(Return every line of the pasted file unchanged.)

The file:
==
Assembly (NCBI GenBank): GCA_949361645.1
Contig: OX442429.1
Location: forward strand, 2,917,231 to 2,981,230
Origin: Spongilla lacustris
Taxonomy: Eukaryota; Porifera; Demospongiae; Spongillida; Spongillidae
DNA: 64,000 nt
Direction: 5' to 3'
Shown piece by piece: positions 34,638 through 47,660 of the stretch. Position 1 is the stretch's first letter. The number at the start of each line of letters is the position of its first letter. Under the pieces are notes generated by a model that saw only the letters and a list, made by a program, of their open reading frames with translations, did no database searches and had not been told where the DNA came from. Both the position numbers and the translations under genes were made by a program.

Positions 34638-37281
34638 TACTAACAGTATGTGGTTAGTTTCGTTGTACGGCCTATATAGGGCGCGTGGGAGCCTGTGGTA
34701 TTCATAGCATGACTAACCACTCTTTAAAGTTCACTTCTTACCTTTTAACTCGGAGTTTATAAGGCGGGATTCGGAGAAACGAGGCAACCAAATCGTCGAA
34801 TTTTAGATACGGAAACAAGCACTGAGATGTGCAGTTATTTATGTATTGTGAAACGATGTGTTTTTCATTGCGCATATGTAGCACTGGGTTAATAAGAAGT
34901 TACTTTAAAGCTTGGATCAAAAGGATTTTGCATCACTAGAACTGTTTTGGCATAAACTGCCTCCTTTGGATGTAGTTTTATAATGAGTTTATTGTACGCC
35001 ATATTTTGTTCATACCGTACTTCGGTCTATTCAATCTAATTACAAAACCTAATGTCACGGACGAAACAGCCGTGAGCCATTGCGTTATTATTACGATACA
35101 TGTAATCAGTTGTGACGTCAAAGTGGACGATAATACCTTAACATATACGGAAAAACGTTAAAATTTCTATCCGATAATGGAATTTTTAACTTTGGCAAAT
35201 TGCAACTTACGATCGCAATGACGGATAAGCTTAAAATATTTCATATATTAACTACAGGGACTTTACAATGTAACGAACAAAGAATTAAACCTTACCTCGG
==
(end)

Assembly (NCBI GenBank): GCA_949361645.1
Contig: OX442429.1
Location: forward strand, 2,917,231 to 2,981,230
Origin: Spongilla lacustris
Taxonomy: Eukaryota; Porifera; Demospongiae; Spongillida; Spongillidae
DNA: 64,000 nt
Direction: 5' to 3'
Shown piece by piece: positions 34,638 through 47,660 of the stretch. Position 1 is the stretch's first letter. The number at the start of each line of letters is the position of its first letter. Under the pieces are notes generated by a model that saw only the letters and a list, made by a program, of their open reading frames with translations, did no database searches and had not been told where the DNA came from. Both the position numbers and the translations under genes were made by a program.

Positions 34638-37281
34638 TACTAACAGTATGTGGTTAGTTTCGTTGTACGGCCTATATAGGGCGCGTGGGAGCCTGTGGTA
34701 TTCATAGCATGACTAACCACTCTTTAAAGTTCACTTCTTACCTTTTAACTCGGAGTTTATAAGGCGGGATTCGGAGAAACGAGGCAACCAAATCGTCGAA
34801 TTTTAGATACGGAAACAAGCACTGAGATGTGCAGTTATTTATGTATTGTGAAACGATGTGTTTTTCATTGCGCATATGTAGCACTGGGTTAATAAGAAGT
34901 TACTTTAAAGCTTGGATCAAAAGGATTTTGCATCACTAGAACTGTTTTGGCATAAACTGCCTCCTTTGGATGTAGTTTTATAATGAGTTTATTGTACGCC
35001 ATATTTTGTTCATACCGTACTTCGGTCTATTCAATCTAATTACAAAACCTAATGTCACGGACGAAACAGCCGTGAGCCATTGCGTTATTATTACGATACA
35101 TGTAATCAGTTGTGACGTCAAAGTGGACGATAATACCTTAACATATACGGAAAAACGTTAAAATTTCTATCCGATAATGGAATTTTTAACTTTGGCAAAT
35201 TGCAACTTACGATCGCAATGACGGATAAGCTTAAAATATTTCATATATTAACTACAGGGACTTTACAATGTAACGAACAAAGAATTAAACCTTACCTCGG